In this post we lay out some introductory material on the representation theory of $ S_n$ over $ \mathbb{C}$.

In this post we basically go over a proof of Talagrand's concentration inequality, following material from Bela Bollobas' part III course on probabilistic combinatorics. Things can get rather messy, so hopefully writing this will force me to properly understand it.

In this post we prove that for a compact metric space $ X$, the set of closed subsets $ F(X)$ can be given a metric that captures `closeness' in a way that turns $ F(X)$ in a compact metric space in its own right. This has applications in various optimization problems, such as the isoperimetric inequality, where we want to argue an optimum exists by approximating it with a sequence of sets.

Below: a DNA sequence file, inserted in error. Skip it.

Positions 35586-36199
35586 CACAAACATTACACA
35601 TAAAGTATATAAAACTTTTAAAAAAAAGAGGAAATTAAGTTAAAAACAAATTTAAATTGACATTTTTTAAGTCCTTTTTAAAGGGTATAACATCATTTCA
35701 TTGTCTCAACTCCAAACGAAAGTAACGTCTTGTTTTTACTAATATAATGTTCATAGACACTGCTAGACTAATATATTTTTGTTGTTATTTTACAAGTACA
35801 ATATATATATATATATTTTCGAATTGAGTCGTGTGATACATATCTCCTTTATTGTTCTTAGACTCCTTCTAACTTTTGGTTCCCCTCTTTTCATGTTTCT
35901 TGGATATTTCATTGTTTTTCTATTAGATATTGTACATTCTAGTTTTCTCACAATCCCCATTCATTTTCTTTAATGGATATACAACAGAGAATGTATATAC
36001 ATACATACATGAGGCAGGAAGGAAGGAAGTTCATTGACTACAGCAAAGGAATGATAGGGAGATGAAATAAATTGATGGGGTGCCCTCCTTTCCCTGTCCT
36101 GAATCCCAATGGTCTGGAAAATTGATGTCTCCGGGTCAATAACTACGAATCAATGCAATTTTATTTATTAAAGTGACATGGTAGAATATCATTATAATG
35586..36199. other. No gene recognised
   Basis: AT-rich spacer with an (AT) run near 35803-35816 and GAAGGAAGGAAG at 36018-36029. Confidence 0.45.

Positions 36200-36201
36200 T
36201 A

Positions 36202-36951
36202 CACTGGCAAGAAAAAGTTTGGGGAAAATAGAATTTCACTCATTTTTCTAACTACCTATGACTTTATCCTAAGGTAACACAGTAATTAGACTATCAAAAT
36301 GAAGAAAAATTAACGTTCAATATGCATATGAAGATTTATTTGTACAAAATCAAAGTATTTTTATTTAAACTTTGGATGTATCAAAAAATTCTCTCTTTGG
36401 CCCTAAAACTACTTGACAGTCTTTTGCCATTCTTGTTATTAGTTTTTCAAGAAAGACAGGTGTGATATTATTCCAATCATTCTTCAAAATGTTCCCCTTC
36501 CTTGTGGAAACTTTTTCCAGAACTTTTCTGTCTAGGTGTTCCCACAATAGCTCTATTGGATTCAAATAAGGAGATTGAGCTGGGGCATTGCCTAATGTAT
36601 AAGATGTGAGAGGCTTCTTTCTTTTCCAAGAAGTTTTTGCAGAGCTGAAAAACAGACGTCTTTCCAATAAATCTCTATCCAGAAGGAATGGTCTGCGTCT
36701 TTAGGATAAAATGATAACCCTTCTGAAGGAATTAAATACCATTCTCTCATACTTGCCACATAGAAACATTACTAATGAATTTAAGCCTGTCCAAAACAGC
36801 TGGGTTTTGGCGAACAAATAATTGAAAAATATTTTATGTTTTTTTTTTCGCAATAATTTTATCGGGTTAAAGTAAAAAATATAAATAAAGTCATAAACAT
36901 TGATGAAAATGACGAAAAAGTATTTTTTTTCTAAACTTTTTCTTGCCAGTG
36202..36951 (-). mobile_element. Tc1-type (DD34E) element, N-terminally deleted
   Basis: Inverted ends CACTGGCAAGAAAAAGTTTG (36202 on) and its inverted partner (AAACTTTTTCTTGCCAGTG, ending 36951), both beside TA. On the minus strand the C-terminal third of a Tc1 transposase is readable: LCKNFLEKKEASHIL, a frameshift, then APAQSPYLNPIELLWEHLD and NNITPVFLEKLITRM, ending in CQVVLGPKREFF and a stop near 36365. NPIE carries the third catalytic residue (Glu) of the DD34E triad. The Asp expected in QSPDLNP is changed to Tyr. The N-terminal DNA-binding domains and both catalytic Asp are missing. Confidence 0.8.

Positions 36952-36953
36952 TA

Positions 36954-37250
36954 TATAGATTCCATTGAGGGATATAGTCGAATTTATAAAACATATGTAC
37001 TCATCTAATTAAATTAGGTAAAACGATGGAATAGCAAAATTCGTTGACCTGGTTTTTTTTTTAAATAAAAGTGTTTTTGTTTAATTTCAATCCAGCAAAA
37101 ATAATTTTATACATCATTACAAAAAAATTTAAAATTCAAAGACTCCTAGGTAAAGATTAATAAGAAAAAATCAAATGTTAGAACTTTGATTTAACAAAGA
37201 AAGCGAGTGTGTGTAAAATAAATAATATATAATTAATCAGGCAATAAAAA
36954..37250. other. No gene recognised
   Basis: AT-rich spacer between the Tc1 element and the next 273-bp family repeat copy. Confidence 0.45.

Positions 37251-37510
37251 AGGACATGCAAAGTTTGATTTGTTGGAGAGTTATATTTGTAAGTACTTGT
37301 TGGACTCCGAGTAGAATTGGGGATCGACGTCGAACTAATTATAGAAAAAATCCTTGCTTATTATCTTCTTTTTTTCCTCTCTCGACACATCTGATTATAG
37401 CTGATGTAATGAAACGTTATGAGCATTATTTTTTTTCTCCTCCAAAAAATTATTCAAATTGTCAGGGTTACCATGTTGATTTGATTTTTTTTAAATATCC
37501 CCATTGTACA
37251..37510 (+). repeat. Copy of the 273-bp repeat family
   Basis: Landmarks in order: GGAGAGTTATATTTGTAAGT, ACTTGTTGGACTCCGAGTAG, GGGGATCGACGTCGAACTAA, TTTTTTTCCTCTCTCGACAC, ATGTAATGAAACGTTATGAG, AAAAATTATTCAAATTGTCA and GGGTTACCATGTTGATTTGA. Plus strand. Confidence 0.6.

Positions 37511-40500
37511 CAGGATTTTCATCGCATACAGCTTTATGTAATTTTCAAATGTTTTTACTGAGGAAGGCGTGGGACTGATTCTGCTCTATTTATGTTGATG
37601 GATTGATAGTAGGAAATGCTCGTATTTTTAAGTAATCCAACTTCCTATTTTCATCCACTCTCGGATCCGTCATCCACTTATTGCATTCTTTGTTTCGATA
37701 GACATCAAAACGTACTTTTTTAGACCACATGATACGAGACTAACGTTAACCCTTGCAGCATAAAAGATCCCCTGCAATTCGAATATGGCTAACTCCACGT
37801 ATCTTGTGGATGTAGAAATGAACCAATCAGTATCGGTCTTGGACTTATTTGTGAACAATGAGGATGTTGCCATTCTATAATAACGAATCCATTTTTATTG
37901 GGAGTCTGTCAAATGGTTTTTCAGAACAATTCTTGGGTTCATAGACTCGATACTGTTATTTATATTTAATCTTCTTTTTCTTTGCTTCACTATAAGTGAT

Roth's classical theorem says that a subset of $ \{1,\ldots,n\}$ of density $ \Omega \left(\frac{1}{\log\log n}\right)$ contains a length-3 arithmetic progression. In this post we give an exposition of a proof from Tim Gowers' part III course on additive combinatorics using Fourier analytic methods on $ \mathbb{Z}_n$.

This nice classical theorem says simply that in any sequence of $ ab+1$ numbers there is either an increasing subsequence of length $ a+1$ or a decreasing subsequence of length $ b+1$. In this post, we'll prove it, give some applications, and show a high-dimensional generalization.

In this post we'll show you need to allow at least linearly many irregular pairs in Szemeredi's regularity lemma. This came up in Andrew Thomason's part III course on extremal graph theory; it seems that everybody knows the result, but there's no nice proof online. So he gave us one, reproduced here.